PDA

View Full Version : apostrophe



kilamangiro
08-21-2006, 09:26 PM
The countess' house

or

The countess's house

or

The countesses house?

I was always taught that the first was correct and I refuse to change my ways. In most novels i've read that seems to be the way too. But In "Elements of style" we're told to use the second option, which just looks wrong to me.
Sorry if this has been posted before.

Woolrea
08-21-2006, 09:32 PM
Although it looks funny, I'm pretty sure this is correct. The only time you have permission to use s' is when the noun is already plural - so countesses' house would be correct, were there 2 countesses and they owned something.

HTH

Jamesaritchie
08-21-2006, 10:28 PM
Although it looks funny, I'm pretty sure this is correct. The only time you have permission to use s' is when the noun is already plural - so countesses' house would be correct, were there 2 countesses and they owned something.

HTH

Or when it's certian people, as in Jesus', or when the next word begins with s.

This is acually all a debate, and we've had a couple of threads about it. I never, ever write s's. It looks bad on the page, many prefer to leave off the last s, and so far, editors have all seen it my way.

Shiraz
08-21-2006, 10:54 PM
Countess's House

Although it looks funny, I'm pretty sure this is correct. The only time you have permission to use s' is when the noun is already plural - so countesses' house would be correct, were there 2 countesses and they owned something.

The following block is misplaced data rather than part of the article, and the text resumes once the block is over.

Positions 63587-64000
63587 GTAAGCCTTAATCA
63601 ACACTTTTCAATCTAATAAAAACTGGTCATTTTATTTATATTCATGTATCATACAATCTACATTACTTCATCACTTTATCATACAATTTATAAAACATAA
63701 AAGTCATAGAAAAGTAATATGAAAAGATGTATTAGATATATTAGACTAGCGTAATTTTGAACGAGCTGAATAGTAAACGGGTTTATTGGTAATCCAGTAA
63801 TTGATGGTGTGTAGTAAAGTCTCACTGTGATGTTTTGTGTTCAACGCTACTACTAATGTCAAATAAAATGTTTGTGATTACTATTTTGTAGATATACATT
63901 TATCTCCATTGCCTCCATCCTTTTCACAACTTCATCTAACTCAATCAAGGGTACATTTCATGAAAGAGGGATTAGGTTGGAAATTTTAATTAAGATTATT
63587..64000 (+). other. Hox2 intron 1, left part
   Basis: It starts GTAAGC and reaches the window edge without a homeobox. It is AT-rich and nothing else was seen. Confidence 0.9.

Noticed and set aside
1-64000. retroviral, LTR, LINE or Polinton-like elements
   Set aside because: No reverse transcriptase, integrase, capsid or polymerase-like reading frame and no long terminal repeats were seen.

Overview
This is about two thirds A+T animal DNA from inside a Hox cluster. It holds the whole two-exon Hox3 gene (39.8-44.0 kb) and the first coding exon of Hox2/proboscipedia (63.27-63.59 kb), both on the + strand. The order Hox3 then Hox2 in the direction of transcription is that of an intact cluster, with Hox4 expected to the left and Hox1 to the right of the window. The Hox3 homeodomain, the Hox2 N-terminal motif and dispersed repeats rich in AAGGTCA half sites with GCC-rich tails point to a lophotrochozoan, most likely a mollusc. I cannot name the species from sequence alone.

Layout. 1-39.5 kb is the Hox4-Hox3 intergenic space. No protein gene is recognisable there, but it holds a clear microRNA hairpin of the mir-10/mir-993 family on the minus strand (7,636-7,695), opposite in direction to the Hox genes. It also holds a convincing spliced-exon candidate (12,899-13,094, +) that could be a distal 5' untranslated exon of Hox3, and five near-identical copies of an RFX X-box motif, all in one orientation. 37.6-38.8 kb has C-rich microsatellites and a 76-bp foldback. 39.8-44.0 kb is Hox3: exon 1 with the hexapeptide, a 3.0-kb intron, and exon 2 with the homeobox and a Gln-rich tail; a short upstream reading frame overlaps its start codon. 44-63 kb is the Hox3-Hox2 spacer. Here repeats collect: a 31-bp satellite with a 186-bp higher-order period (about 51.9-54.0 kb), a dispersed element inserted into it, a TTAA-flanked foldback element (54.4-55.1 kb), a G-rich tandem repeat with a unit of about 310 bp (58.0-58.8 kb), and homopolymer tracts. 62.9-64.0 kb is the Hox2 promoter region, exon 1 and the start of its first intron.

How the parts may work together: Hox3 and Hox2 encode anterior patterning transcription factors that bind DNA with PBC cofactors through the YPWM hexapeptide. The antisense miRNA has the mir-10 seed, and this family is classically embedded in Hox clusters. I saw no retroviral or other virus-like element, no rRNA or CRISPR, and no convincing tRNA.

HTH

This is correct - I agree.

Heather Lewis
08-22-2006, 02:53 AM
The countess' house

or

The countess's house

or

The countesses house?

I was always taught that the first was correct and I refuse to change my ways. In most novels i've read that seems to be the way too. But In "Elements of style" we're told to use the second option, which just looks wrong to me.
Sorry if this has been posted before.
I believe you can use either:

The countess' house OR The countess's house

...as long as you use it consistently throughout your manuscript. Your publisher will likely have a house style that dictates one way or the other, and it will be edited accordingly once you get to that stage.

MR

ComicBent
08-22-2006, 08:21 AM
The issue of the possessive has never been fully settled in regard to singular nouns that end in *s*. What I mean is that there is no absolutely firm rule.

Nonetheless, in general:

You can always use *'s* for one- or two-syllable words. Consider that very few people would say *The countess' fortune is big*. Instead, people would add a pronounced *es* after *countess*, to produce *countess's*.

Some writers use just an apostrophe for multiple-syllable singular words ending in *s* (usually those greater than two syllables), but even those seem to cry out for *'s* to the native English ear:

Alexis' vs. Alexis's new car.

A complicating factor is that scholarly tradition has generally employed just the apostrophe for any multiple-syllable singular noun ending in *s*, *z*, or *x*, if the noun is a name of some figure from antiquity:

*Xerxes' army.*
*Aristophanes' plays.*
*Jesus' disciples.*

Frankly, though, *Jesus's disciples* is more natural in English than the other form.

My recommendation: Use *'s* except in polysyllable names from antiquity. I even use *Jesus's*.

You can find a lot of information about this in the Chicago Manual of Style.

Ultimately, you should follow natural English idiom.